is suspected to be a spectroscopic binary from the shape of its CCF (Fig. 2).
belongs to the open cluster Coma Ber. Gebran et al. (2008) derived abundances, using the same method, and their values are in good agreement with our determinations, with larger differences for Sc and Sr. The dispersion in the Sc and Sr abundances derived by Gebran et al. (2008) is high; they include more lines than in this study, especially lines located in the wings of Balmer lines. When restricting the comparison to lines in common, the agreement is much better (Table A.1).
is detected as a spectroscopic binary by Dworetsky (1974). The SB2 nature is clearly visible in our CCFs and they are plotted for both observations in Fig. A.2 together with the labels of the components (“A” being the component with the highest correlation peak). The radial velocities given in Table 2 are the one corresponding to component A and the difference in radial velocity (A−B) is 153.4 km s-1 in the first observation (2006-06-02) and − 140.9 km s-1 on the second (2012-02-14).
is suspected by Ramella et al. (1989) to be a spectroscopic binary. The observed variation in radial velocity in our data is not significant taking the instrumental offset between both spectrographs into account.
is suspected to be a photometric variable star (Kukarkin et al. 1981).
is suspected to be a binary star from the shape of the CCF (Fig. 2).
is studied by Fossati et al. (2009) who do not detect clear signatures of chemical peculiarity and believe this object is a normal star whose abundance pattern reflects the composition of its progenitor cloud. It is flagged by Ramella et al. (1989) as showing a profile disagreeing with a rotational broadening, probably due to the small rotational broadening. In Fig. A.3g, the shape of the main lobes of the observed profiles agree with the theoretical rotation profile. This star was only observed with ÉLODIE and in our classification, it falls in the normal group. In the sample, it is the normal star with the smallest vsini.
is indicated as a spectroscopic binary by Dworetsky (1974). Our radial velocity measurements show a ratio of the external error over the internal error just above the threshold used to identify variations in Table 3.
is suspected by Ramella et al. (1989) to be a spectroscopic binary. In our classification, it falls in the CP group and is newly detected as chemically peculiar.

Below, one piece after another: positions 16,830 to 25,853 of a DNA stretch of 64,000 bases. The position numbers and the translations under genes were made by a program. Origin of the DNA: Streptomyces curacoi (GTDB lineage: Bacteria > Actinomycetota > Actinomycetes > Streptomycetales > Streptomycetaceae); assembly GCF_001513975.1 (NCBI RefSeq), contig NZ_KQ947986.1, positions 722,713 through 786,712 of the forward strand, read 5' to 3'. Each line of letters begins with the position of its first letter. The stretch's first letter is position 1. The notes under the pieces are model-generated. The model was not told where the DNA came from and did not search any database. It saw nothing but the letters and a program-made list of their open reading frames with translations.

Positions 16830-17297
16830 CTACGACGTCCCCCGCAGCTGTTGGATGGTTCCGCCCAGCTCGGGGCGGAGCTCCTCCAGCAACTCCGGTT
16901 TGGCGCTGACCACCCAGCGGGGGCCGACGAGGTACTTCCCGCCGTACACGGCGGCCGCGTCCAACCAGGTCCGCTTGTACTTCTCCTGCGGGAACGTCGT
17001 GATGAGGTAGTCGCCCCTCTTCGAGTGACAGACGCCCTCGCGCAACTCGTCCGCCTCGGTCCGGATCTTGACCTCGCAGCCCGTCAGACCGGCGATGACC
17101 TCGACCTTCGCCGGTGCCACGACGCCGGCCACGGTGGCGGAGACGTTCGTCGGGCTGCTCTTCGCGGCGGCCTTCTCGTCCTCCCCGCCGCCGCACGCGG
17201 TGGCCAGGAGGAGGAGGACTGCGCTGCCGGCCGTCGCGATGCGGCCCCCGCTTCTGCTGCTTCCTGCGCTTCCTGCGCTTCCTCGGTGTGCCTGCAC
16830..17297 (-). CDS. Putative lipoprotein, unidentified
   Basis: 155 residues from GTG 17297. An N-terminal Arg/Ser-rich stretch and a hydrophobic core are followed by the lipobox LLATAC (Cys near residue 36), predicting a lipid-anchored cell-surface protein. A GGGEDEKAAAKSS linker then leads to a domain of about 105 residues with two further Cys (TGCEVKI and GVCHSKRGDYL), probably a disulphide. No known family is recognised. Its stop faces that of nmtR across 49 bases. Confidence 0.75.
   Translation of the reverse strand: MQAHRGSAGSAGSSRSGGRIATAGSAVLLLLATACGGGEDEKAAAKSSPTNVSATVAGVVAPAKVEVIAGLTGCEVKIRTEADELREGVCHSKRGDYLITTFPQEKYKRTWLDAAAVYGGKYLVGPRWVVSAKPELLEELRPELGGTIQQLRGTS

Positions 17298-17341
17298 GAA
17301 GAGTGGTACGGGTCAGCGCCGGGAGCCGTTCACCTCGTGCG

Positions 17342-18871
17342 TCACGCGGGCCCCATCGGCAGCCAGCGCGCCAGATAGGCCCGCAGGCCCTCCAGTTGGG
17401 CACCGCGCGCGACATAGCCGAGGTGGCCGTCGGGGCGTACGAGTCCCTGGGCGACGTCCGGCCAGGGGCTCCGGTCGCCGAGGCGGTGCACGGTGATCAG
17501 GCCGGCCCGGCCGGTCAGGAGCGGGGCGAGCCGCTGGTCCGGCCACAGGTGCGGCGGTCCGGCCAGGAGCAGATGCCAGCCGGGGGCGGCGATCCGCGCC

is suspected by Ramella et al. (1989) to be a variable CP star (strong Si and variable Sr). It is classified as a normal star according to our measurements but we detect a variation in radial velocity, strengthened by the comparison with Gontcharov (2006) in Fig. A.1.
is suspected to be a spectroscopic binary from the variability of its radial velocity (Table 3).
is suspected to be a spectroscopic binary from the variability of its radial velocity (Table 3).
is considered to be a possible magnetic field candidate by Schröder et al. (2008) after being associated with a ROSAT X-ray source (Schröder & Schmitt 2007) as a bona fide single star. This object is however suspected to be a binary from the shape of its CCF (Fig. 2). We have only one spectrum for this object, but the comparison with Gontcharov (2006), in Fig. A.1, suggests a variation in radial velocity.
is listed as “uncertain” in Table 5 and lies in the “uncertain” zone in Fig. 9. The high abundances in carbon and oxygen produce contradictory classifications when 10 and 14 are used. The remaining pattern (Si, Ca, Sc, Cr, Fe, Ni, Sr and Zr) is rather similar to a CP star.
is listed as “probably normal” in Table 5. It is marginally classified as a CP star based on the 10 “classical” elements. The abundances in Ni and Sr are however significantly higher than the median values in the normal star pattern displayed in Fig. 10.
is indicated as a spectroscopic binary by Dworetsky (1974). It shows a significant difference between the measurements of vsini using spectral synthesis and Fourier profiles, and both values are significantly higher than the one derived by Dworetsky (1974): 45 km s-1.
The analyzed spectral lines are listed in Table B.1, sorted by chemical element and central wavelength, together with the adopted oscillator strength.
Atomic data and their reference for the lines used in our abundances determination.
© ESO, 2014